Voyages — 04 December 2017

…left her body on 17th November 2017.

Veetrag

Sagar writes:

I first saw Veetrag briefly in Poona in December 1975, but only got to know her many years later in 1988, while I ran the Osho Purnima Meditation Centre in London. I found her easy to talk to and she was very direct. It was in London that I discovered that she suffered from a mental illness.

In 1990, I returned to Edinburgh and she followed, moving into a neighbouring bedsit to where I lived. I later left Edinburgh and moved to Germany, but I kept in touch with her. We regularly talked on the phone and, once we had bought mobiles, also sent texts to each other.

Veetrag was extremely honest and shared everything that happened to her. She had an ambivalent attitude to Osho and her sannyas name, which means ‘beyond attachment’. So I got used to calling her Carmel or Veetrag depending on the situation.

I was probably her only sannyasin contact. In Edinburgh, sannyasins are thin on the ground and the ones that she tried to befriend did not reciprocate. In the spring of 2017, she started coughing up blood. Then the doctor gave her the shocking news that she had lung cancer. Veetrag was a heavy smoker so, although the news was a shock, she was not surprised.

By coincidence, my girlfriend Devamani and I visited her shortly after she had got the news. Veetrag asked us if she should get chemotherapy. We both said yes, but she decided against it in the end.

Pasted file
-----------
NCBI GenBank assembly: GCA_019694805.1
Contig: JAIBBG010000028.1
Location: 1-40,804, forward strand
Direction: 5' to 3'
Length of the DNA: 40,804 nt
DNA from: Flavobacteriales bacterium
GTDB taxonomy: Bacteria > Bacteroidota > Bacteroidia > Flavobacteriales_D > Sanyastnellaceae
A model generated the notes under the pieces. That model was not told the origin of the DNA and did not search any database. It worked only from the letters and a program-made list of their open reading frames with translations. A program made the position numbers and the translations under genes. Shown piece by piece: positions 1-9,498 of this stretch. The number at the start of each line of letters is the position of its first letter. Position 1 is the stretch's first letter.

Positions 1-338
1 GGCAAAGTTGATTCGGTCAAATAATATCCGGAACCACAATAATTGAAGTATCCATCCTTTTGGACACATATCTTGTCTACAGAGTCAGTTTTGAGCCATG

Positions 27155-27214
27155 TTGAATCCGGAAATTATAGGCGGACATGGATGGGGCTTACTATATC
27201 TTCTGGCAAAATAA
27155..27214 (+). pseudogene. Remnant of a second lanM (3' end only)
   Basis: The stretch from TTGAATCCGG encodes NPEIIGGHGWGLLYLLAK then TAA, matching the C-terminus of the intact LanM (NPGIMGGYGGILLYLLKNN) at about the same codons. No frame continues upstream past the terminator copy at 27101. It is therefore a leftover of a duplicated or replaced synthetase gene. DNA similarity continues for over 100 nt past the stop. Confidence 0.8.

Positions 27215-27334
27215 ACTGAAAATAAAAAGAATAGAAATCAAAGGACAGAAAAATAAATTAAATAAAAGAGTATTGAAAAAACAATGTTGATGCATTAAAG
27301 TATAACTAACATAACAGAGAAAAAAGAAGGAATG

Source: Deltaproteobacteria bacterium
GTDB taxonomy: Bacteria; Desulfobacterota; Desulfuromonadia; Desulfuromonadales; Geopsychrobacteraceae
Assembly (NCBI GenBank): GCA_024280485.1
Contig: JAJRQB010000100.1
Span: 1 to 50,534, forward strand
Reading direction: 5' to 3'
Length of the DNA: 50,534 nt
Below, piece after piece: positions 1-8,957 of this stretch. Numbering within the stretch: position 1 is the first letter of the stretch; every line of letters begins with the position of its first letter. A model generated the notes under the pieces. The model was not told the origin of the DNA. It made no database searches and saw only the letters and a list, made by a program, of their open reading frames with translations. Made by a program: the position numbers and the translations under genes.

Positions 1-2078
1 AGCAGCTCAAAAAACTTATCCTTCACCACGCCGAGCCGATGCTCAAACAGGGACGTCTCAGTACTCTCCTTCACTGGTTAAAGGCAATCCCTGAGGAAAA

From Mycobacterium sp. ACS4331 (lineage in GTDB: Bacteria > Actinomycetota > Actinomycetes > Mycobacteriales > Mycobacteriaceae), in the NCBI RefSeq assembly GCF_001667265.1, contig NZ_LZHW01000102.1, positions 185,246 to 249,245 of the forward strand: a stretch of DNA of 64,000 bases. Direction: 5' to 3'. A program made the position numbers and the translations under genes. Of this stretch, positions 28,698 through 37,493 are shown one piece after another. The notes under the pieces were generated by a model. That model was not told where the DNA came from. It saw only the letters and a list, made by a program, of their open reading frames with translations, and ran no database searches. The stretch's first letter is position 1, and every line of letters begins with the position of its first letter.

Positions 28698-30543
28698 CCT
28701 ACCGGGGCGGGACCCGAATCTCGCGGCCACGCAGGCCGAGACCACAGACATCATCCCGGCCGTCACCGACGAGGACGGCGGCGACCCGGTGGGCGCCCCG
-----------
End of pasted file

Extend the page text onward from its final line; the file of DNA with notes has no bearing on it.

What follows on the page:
During the last few months, she started asking me about death. I sent her texts saying that death was nothing to be afraid of, but was like a door opening while another door closed. I also suggested that she practice dying in her imagination. I remember receiving one text that simply said, “No!”

About a month before she died, I discovered a charity that looks after people with terminal illness. She got in touch with them and they started visiting. I got my last text from Veetrag on the 14th November. Two weeks later, I heard that she had gone into the Marie Curie Hospice on the 15th and that two days later, she died. The day before her death, she demanded a cigarette, but the nurses refused. I feel that she died peacefully without any resistance and lived up to her name at the very end of her life.

I would like to share the tribute that I wrote in the website that posted her passing away:

I received your last text on 14th November. I will miss your texts and hearing your voice on the phone. Fly high, Carmel ❤ xxxxx

You are meant to lose the people you love. How else would you know how important they are to you?”

― Benjamin Button, The Curious Case of Benjamin Button

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